Concept designs to complete the duplication of Athllon Drive have been released, in what the government says will be a major transport infrastructure project for the southside.
It will take another five years before there will be four lanes along the length of Athllon Drive from Woden to Tuggeranong but the result will mean faster and safer journeys for both bus travellers and private motorists, says Transport Minister Chris Steel.
”This is as much a public transport project as it is about improving the route for private vehicles,” he said.
The two-part project, expected to cost up to $75 million, will include new bus stops so residents in north-east Kambah and Wanniassa can catch the main R4 and R5 buses using the route, and priority signalling that should shave at least two minutes off the trip into and out of the city.
The first section will be the 3 km of the remaining single carriageway between Shea Street and Melrose Drive in Phillip, followed by the section between Sulwood Drive and Drakeford Drive in Kambah.
More than 14,000 vehicles travel on Athllon Drive per day, including nearly 2,000 per hour in the peak periods, and the works would be needed not just to reduce the amount of accidents on the road – 900 in seven years – but to cater for expected growth in the Woden and Tuggeranong valleys.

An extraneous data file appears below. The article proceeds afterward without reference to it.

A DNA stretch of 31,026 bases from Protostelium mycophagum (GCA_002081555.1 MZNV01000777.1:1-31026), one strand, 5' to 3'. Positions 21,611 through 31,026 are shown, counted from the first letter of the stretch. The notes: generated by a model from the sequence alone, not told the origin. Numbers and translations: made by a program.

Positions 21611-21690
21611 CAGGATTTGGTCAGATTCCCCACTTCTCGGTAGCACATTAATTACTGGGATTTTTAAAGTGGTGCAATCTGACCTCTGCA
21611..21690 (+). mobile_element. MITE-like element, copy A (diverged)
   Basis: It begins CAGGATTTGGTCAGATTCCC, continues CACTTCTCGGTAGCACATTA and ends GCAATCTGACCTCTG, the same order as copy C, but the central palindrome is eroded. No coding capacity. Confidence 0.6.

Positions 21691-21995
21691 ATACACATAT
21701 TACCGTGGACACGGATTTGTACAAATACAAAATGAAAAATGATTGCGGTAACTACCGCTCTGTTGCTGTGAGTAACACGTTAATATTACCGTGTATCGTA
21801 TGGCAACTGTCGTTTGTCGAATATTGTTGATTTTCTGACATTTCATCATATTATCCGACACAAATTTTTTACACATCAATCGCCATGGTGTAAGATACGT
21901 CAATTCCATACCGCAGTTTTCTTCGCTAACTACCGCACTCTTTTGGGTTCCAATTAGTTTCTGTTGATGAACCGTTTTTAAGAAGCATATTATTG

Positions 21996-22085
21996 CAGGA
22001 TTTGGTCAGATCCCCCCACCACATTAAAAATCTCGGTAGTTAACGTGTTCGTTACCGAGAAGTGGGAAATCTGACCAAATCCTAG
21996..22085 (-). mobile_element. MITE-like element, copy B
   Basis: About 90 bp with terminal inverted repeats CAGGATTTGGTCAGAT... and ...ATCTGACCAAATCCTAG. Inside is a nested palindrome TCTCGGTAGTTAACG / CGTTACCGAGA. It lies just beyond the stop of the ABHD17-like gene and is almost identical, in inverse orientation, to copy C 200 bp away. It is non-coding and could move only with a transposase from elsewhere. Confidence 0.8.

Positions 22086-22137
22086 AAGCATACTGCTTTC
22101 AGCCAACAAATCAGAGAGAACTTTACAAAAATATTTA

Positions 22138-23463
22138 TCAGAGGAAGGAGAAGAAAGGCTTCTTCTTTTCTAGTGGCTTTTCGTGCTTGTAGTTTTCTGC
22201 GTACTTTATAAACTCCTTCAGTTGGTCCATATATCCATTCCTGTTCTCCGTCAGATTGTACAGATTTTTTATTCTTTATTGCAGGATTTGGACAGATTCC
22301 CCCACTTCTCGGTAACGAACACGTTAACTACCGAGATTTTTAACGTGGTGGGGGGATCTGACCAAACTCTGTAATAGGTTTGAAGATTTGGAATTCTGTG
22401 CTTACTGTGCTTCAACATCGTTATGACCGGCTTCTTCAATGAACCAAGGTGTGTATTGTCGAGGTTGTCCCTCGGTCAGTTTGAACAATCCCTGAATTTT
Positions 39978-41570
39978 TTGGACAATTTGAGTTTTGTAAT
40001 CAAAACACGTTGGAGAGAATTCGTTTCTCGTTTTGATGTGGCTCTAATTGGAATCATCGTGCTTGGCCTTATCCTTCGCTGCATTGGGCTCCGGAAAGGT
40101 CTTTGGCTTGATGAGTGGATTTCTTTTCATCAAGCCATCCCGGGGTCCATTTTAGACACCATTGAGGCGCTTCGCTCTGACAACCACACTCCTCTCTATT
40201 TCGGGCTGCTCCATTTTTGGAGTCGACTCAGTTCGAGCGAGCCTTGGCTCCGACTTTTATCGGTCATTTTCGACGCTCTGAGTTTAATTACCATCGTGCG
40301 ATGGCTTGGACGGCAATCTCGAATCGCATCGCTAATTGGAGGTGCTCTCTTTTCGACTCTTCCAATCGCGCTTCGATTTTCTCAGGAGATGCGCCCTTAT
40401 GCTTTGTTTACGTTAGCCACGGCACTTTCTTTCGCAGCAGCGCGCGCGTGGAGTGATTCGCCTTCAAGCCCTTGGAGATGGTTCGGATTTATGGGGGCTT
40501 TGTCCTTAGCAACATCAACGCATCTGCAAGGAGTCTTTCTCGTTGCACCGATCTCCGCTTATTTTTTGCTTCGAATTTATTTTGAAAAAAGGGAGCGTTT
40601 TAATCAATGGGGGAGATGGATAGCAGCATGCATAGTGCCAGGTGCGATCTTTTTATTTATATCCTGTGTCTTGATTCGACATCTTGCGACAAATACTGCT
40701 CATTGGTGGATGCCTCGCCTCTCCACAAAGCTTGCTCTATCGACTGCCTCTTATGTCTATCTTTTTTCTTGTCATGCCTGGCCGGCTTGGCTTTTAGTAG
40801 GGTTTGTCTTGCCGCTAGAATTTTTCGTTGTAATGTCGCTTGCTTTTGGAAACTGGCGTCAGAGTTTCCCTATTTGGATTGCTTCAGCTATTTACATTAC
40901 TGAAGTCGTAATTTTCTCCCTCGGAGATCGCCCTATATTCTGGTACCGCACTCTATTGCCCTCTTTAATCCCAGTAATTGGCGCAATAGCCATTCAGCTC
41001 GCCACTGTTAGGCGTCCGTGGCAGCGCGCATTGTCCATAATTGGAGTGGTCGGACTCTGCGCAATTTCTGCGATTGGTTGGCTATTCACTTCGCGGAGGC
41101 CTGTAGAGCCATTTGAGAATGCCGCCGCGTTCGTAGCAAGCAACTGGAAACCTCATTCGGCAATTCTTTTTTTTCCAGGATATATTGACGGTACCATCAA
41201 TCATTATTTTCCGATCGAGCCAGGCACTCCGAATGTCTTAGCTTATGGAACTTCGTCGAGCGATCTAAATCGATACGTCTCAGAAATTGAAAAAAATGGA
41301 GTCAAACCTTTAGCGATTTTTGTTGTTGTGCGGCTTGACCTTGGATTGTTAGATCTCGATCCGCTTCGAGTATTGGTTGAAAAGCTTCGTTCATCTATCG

Mr Steel said the Phillip works would facilitate land release around Mawson and Phillip in coming years as well as cater to buses coming in and out of the Woden Bus Depot when it comes online, as well as supporting the broader Phillip business district.
New traffic lights will also be installed at Melrose Drive, Parramatta Street and Atkins Street.
The project will also include several intersection upgrades, new active travel infrastructure and prioritise public transport with a dedicated northbound bus priority lane through Phillip and several bus priority intersections.
In the south, part-time traffic signals are proposed on Athllon Drive at the Sulwood Drive roundabout where a new underpass is planned so bikes can access the Tuggeranong to City cycleway.
“The safety of vulnerable road users, cyclists and pedestrians is front of mind with plans to include improved path connections, on-road cycle lanes and intersection upgrades,” Mr Steel said.
The government is seeking public feedback on the concept designs before progressing to the two-year $5.2 million detailed design stage ahead of construction, which is expected to take three years.
Meanwhile, the government says detailed design work is underway for the duplication of William Hovell Drive connecting West Belconnen to the City, and design and community engagement is underway on improvements to the Monaro Highway starting with upgrading the Lanyon Drive interchange to include a southbound flyover.
In the north of Canberra, a construction tender will soon be released for the duplication of the road connecting Belconnen and Gungahlin between the Barton Highway and Ginninderra Drive, with works expected to start later this year.
Mr Steel said the government had a $14 billion infrastructure program.
”We won’t be stepping back from what Canberra needs,” he said, saying the projects create jobs at a time they are needed most.
The ACT election will take place on 17 October, with pre-poll voting from 28 September.